gunshot ornithology

My angst in seeing the Evans photo was realizing that the swam could have been the last Trumpeter in North Dakota [collected in 1891]. Early naturalists, including John James Audubon in his 1843 sojourn to Fort Union, saw swans in large numbers during summer. Valued for their meat, skin, and feathers, Trumpeters were gone from North Dakota and Minnesota by 1900. Until rediscovery in the 1930s in Red Rock Lakes, Montana, and later in Alaska, Trumpeter Swans were widely believed to be extinct. Since 1960, Trumpeters have spread from introductions into Minnesota and South Dakota ... Ironically, in the same year the North Dakota Museum of Art acquired the Terry Evans photo for its permanant collection, a pair has come to nest. Once again, the trumpeting call of the largest of all waterfowl, snow white feathers, contrasting with the black bill, facial sking, eyes, legs and feet, can be heard in North Dakota.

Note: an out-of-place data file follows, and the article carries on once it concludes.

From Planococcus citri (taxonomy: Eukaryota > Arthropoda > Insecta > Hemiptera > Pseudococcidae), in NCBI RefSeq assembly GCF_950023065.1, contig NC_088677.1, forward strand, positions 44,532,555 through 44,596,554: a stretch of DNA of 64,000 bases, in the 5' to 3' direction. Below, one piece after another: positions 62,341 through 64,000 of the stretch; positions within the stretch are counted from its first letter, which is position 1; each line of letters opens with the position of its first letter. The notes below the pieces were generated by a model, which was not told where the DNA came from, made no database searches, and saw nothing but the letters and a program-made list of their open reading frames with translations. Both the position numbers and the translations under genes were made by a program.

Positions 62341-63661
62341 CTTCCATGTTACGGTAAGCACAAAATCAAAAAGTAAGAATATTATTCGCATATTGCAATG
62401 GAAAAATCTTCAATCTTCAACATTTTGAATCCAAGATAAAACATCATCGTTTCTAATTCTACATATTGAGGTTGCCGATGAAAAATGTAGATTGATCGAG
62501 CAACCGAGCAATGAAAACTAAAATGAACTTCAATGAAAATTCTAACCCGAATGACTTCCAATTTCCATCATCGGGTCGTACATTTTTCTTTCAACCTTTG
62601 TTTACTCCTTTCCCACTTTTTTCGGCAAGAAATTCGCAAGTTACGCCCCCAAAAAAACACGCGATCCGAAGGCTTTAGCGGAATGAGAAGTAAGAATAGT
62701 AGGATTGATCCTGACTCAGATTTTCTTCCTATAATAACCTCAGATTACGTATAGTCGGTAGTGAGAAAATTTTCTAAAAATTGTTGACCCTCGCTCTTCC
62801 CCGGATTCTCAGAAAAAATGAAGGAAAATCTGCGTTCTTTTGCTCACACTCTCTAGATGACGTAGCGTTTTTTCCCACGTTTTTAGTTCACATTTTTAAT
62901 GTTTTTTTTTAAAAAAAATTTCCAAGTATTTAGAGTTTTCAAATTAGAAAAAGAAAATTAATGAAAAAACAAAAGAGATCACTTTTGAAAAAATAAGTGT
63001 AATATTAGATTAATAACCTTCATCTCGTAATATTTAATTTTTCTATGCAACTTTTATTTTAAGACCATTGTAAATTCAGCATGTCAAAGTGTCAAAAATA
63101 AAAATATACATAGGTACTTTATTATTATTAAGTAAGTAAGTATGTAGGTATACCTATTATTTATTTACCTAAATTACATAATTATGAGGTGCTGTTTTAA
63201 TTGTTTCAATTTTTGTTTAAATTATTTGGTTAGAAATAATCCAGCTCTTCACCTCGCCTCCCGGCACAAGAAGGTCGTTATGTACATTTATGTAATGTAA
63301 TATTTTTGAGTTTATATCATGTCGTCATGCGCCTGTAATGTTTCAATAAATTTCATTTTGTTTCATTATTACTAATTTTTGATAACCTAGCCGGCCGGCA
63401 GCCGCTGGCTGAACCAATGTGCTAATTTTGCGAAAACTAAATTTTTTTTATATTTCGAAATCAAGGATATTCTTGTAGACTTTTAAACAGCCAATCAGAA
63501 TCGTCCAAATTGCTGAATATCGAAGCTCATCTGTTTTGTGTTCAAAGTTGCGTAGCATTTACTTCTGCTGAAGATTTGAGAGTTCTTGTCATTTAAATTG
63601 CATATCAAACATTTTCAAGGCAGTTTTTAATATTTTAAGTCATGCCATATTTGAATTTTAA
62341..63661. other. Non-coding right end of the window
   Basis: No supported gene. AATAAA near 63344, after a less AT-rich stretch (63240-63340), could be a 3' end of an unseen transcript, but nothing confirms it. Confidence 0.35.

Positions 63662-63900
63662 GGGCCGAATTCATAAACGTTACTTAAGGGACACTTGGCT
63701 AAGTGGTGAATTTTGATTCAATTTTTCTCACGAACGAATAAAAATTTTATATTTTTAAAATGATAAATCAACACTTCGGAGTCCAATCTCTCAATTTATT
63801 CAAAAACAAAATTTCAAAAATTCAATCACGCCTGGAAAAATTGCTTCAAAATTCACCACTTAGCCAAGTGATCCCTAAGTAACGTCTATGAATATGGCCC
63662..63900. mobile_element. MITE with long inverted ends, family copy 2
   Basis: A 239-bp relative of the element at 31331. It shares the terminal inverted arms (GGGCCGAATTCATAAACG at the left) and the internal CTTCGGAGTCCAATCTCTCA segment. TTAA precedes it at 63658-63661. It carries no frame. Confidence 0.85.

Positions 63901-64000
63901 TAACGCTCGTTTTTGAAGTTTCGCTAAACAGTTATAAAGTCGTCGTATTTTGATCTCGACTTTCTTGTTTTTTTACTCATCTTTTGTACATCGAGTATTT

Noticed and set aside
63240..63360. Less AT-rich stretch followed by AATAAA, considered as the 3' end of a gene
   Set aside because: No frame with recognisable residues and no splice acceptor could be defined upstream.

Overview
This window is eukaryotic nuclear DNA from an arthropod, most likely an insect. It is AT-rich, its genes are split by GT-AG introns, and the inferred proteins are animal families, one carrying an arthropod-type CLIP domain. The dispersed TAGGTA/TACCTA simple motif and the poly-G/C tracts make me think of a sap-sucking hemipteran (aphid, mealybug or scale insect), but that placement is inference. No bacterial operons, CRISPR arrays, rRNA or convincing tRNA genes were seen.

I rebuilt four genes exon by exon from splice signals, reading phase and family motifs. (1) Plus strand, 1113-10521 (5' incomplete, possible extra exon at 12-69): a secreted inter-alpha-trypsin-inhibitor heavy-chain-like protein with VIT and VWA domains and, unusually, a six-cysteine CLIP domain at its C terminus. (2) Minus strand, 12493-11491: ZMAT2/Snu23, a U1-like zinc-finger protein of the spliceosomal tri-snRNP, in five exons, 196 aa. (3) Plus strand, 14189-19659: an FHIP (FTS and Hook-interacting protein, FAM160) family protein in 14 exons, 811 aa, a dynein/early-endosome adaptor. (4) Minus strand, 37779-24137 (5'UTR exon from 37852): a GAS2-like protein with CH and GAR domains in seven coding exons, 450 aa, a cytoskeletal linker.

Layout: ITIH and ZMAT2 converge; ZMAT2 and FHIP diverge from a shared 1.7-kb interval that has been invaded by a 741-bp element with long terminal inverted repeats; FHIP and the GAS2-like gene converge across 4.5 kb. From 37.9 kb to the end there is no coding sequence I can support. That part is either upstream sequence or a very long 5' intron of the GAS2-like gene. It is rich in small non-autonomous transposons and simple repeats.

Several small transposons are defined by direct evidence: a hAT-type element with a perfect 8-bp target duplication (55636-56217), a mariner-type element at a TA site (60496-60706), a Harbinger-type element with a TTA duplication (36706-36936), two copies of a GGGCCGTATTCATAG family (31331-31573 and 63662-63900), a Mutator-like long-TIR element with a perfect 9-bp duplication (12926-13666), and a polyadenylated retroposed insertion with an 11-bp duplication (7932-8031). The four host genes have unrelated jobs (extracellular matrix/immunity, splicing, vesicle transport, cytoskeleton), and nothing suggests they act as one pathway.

Dr. David Lambeth

Terry Evans: Trumpeter Swan, North Dakota, collected 1891, photographed 2001. Cuygnus Buccinator, Iris print. ©Terry Evans.

(Thanks, Martha.)